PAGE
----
Clovis Beach Cache artifacts on exhibit in the State Museum’s Innovation Gallery: Early Peoples. SHSND 2007.75.1, .2, .3, .5, .17, .18, .20, .22, .27, .28, .30, .32, .38, and .41.

The Clovis hunter-gatherers were constantly on the move, following migrating game. They hunted mammoths (extinct elephantids), mastodons, Bison antiquus, and other smaller animals. “Consideration of the kinds of caches, their geographic distribution, and the source locations for some of the stone tools present in the caches can provide insights into the patterns of migration of Clovis groups more than 12,000 years ago and may, in turn, shed light on the geographic origins of Clovis technology” (Schroedl 2021: 121). More information on the Clovis Beach Cache artifacts and early peoples of North Dakota is available in “Traces: Early Peoples of North Dakota,” by Barbara Handy-Marchello and the late Archaeology and Historic Preservation Department Director Fern E. Swenson. The book, published in 2018, is available for purchase at the North Dakota Heritage Center & State Museum store in Bismarck.

The small group of Clovis people that camped at the Beach Cache site may have come from the south and west, traveling from what is today eastern Wyoming via western South Dakota. Traces: Early Peoples of North Dakota, 2018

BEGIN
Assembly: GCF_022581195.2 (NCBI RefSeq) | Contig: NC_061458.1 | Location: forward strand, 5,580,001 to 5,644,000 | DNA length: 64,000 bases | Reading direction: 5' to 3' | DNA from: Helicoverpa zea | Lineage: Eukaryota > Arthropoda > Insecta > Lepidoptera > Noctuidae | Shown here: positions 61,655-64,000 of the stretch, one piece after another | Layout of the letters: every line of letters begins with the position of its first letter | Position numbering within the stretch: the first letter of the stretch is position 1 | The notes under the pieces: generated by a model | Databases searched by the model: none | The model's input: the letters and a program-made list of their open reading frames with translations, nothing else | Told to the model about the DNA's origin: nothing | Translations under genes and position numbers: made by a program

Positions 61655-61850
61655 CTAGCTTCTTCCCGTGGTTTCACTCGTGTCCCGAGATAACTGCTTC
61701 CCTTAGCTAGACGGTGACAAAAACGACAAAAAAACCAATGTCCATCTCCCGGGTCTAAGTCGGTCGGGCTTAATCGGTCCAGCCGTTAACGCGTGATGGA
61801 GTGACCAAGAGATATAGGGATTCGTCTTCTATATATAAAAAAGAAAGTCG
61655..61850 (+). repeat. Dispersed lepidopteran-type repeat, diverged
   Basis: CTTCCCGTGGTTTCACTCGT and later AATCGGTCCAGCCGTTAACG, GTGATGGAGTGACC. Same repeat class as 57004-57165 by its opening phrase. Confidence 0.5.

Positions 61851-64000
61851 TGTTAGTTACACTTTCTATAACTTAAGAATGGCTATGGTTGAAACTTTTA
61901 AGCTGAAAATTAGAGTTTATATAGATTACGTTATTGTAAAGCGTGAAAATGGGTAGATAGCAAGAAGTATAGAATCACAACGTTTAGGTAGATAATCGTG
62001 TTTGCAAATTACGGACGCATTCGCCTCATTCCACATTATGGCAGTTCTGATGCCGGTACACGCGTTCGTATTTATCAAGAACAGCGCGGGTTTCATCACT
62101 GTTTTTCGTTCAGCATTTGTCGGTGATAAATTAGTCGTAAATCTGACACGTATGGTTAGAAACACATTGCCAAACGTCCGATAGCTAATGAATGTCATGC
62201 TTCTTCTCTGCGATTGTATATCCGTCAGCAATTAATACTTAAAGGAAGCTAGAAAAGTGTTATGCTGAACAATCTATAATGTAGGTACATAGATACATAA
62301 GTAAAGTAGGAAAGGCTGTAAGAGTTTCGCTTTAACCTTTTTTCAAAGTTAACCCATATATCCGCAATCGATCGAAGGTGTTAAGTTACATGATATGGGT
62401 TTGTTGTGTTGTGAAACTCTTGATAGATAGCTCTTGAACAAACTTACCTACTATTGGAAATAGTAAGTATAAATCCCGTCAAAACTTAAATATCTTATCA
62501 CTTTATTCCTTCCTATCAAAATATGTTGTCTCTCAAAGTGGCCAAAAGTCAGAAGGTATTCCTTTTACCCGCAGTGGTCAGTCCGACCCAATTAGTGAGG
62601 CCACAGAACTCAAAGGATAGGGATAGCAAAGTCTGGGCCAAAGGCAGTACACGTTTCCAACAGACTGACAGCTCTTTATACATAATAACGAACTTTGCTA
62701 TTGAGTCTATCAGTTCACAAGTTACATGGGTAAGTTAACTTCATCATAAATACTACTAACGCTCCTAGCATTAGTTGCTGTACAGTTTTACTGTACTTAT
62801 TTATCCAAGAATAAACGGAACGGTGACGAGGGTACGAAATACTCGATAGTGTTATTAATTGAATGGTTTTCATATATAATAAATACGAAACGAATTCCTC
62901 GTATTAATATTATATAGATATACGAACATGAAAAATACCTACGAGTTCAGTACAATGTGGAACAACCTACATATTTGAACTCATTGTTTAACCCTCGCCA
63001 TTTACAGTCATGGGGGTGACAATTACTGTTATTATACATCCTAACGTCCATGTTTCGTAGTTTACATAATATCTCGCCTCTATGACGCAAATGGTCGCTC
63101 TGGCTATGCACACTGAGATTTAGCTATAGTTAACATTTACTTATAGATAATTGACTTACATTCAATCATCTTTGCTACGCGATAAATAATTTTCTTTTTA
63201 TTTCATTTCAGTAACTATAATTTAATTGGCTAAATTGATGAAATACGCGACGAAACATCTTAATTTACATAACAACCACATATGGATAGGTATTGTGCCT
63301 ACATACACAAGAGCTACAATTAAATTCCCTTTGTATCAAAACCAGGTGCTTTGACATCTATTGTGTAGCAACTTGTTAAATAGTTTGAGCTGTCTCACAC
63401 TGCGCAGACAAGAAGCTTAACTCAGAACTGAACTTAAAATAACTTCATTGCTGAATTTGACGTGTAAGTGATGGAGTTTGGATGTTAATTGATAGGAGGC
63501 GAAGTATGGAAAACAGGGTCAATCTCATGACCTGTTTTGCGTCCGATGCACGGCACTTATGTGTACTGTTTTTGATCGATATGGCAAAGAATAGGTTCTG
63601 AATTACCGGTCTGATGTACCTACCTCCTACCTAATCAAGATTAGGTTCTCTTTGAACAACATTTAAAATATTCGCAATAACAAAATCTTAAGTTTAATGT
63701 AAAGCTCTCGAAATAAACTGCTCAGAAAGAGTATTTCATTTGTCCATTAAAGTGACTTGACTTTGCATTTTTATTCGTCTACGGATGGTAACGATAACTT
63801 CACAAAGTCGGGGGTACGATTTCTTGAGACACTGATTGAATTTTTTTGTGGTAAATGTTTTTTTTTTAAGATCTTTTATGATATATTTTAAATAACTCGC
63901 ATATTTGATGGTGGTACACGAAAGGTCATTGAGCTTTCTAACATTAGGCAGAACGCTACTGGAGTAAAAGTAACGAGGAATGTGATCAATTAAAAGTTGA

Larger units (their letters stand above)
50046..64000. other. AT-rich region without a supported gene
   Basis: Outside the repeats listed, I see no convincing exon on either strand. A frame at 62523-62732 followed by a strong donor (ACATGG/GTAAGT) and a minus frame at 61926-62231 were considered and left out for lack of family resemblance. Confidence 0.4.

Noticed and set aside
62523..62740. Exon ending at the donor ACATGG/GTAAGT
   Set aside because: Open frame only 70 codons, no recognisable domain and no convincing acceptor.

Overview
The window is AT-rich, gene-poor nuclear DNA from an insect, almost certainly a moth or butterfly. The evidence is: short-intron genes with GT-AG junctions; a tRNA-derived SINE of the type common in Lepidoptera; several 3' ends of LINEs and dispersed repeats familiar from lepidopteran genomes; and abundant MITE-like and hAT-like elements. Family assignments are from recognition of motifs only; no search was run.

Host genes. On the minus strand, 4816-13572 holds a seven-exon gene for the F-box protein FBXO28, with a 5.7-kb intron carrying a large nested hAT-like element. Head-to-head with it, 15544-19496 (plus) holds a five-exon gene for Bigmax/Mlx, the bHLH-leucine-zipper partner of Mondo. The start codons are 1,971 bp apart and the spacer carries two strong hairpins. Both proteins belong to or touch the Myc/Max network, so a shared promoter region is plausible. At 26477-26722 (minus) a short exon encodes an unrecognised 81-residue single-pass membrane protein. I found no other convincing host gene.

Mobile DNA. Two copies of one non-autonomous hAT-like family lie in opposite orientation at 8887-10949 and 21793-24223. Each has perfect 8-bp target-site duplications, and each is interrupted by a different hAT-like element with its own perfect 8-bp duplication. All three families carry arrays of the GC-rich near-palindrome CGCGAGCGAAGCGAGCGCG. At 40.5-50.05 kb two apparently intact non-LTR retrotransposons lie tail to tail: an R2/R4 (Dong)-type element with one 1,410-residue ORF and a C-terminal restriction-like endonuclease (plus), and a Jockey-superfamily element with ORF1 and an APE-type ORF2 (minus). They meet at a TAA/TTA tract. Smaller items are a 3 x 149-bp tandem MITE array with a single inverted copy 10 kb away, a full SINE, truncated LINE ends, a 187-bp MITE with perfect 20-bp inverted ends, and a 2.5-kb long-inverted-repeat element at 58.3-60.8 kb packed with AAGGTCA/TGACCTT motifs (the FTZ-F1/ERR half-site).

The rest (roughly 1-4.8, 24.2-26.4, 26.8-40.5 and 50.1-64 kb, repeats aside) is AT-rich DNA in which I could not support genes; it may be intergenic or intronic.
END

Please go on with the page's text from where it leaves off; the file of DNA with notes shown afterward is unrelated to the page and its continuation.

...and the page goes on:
Kilby, J. David, and Bruce B. Huckell. 2013. “Clovis Caches: Current Perspectives and Future Directions.”
In Paleoamerican Odyssey, edited by Kelly E. Graf, Caroline V. Ketron, and Michael R. Waters, 257–72. College Station: Texas A&M University Press.

Handy-Marchello, Barbara, and Fern E. Swenson. 2018. Traces: Early Peoples of North Dakota. Bismarck:
State Historical Society of North Dakota.

Huckell, Bruce B. 2014. “But How Do We Know If It’s Clovis? An Examination of Clovis Overshot Flaking
of Bifaces and a North Dakota Cache.” In Clovis Caches, Recent Discoveries and New Research, edited by Bruce B. Huckell and J. David Kilby, 133–52. Albuquerque: University of New Mexico Press.

Schroedl, Alan R. 2021. “The Geographic Origin of Clovis Technology: Insights from Clovis Biface Caches.” Plains Anthropologist 66, no. 258: 120-48.